“Or buried in a trance?” guesses a Transcendental Speculator. “Poo, poo! he means dead-beat,” cries a Sportsman. “Or dead lame,” prompts a Veterinarian. “Or dead asleep,” proposes a Mesmerizer “Or dead drunk,” mutters a Tea-totaller. “Or only metaphorically,” suggests a Poet. But begging the pardon of the Poet, the Tea-totaller, the Mesmerizer, the Horse-Doctor, and the Student, I had no such meaning: but that I was departed, deceased, demised, defunct, or whatever term may denote the grand Terminus. “What! as dead as a house — as a herring — as a door-nail —as dumps — as ditch-water — as mutton —” Yes — or as Cheops, or Julius Caesar, or Giles Scroggins, or Miss Bailey. In short, as declared before, I was once dead —a regular subject for the Necrologist—an entry for the Registrar — an item for the Obituary as thus : — On the 3d instant, suddenly, Peregrine Phoenix, Esq., of Clapham Rise.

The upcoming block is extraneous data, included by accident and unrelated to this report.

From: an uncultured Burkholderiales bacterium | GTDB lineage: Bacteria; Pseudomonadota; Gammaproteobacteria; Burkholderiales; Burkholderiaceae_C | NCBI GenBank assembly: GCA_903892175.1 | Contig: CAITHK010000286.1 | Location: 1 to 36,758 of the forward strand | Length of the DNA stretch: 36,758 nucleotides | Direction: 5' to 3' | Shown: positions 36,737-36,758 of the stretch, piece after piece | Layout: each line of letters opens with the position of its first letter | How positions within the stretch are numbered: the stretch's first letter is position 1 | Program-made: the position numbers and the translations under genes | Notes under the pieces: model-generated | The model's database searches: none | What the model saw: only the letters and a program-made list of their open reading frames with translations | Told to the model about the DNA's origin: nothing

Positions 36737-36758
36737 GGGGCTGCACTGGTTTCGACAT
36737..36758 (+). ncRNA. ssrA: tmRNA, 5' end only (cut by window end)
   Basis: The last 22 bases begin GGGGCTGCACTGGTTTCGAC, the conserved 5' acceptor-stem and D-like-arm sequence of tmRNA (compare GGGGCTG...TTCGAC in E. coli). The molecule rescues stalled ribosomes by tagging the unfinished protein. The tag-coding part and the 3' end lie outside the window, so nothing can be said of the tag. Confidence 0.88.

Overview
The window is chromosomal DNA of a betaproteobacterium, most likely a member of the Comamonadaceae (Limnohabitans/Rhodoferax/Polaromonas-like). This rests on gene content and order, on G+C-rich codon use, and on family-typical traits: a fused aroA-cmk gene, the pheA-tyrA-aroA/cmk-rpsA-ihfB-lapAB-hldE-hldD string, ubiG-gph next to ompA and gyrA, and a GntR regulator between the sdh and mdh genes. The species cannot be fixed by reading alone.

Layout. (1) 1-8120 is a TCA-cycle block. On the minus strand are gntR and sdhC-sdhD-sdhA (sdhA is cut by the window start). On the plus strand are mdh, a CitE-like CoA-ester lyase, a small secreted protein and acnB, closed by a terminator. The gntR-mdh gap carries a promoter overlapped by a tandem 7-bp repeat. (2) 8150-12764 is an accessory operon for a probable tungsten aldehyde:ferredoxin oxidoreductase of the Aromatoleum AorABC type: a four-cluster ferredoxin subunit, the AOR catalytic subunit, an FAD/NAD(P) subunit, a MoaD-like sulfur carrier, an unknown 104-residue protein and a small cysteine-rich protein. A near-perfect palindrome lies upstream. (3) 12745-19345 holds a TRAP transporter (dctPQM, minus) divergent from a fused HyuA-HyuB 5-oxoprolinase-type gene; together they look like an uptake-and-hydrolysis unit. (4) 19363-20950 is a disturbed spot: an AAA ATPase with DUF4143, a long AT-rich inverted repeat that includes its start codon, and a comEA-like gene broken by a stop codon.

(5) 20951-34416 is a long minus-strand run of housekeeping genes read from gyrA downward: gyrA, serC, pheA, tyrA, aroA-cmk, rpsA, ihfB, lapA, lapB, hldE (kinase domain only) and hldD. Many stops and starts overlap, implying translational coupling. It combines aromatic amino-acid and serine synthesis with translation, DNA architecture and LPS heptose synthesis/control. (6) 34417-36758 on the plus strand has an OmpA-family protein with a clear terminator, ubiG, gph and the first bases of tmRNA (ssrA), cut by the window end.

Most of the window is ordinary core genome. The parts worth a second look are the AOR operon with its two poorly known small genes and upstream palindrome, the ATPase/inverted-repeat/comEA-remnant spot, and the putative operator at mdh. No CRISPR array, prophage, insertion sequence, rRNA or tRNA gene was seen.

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“To be sure,” murmurs Memory, applying her right forefinger to her forehead, and pressing on her own organ, “to be sure there have been many persons who, though seemingly dead, and even interred, have afterwards returned to life. For example: the wife of Reichmuth Adolch, the Councillor of Cologne, who died of the plague, and was buried with a diamond ring on her finger, and was revived by the violence of the thievish sexton in wrenching off the ornament. Then there was Monsieur François de Civille, thrice coffined and thrice restored; not to forget the romantic tale of the lady of Nicholas Chassenemi, who was rescued from the grave by her old lover Cariscendi. Also, the Honorable Mrs. Godfrey, Mistress of the Robes to Queen Anne, and sister of the great Duke of Marlborough, who lay in a trance for a week. Then there was Isabella Wilson, who, after eleven days of rigid insensibility, would have been entombed but for the interference of the Doctor, who felt some warmth about the heart; and Mr. Cowherd of Cartmell, Lancashire, who revived after being laid out; and Isaac Rooke, who revived after a coroner had been summoned; and Walter Wynkbourne, executed on the gallows at Leicester in 1350—but jolted to life in a cart. Above all, there was Anne Green, who, after being hung and pulled by the legs, and struck on the chest by the but-end of a musket, yet recovered, and married and bore three children.” “Hout aye,” chimes in a Scottish Mnemosyne. “And there was yon Ill-hangit Maggie, as they ca'd her.” “Yaw, yaw,” adds a Teutonic Remembrancer. “Also dere vas de Yarman, Martin Grab, who comed to himself quite lively, after he was a copse.” And so he did. And thereby hangs a tale of the DEADALIVE, which will serve for a fresh chapter.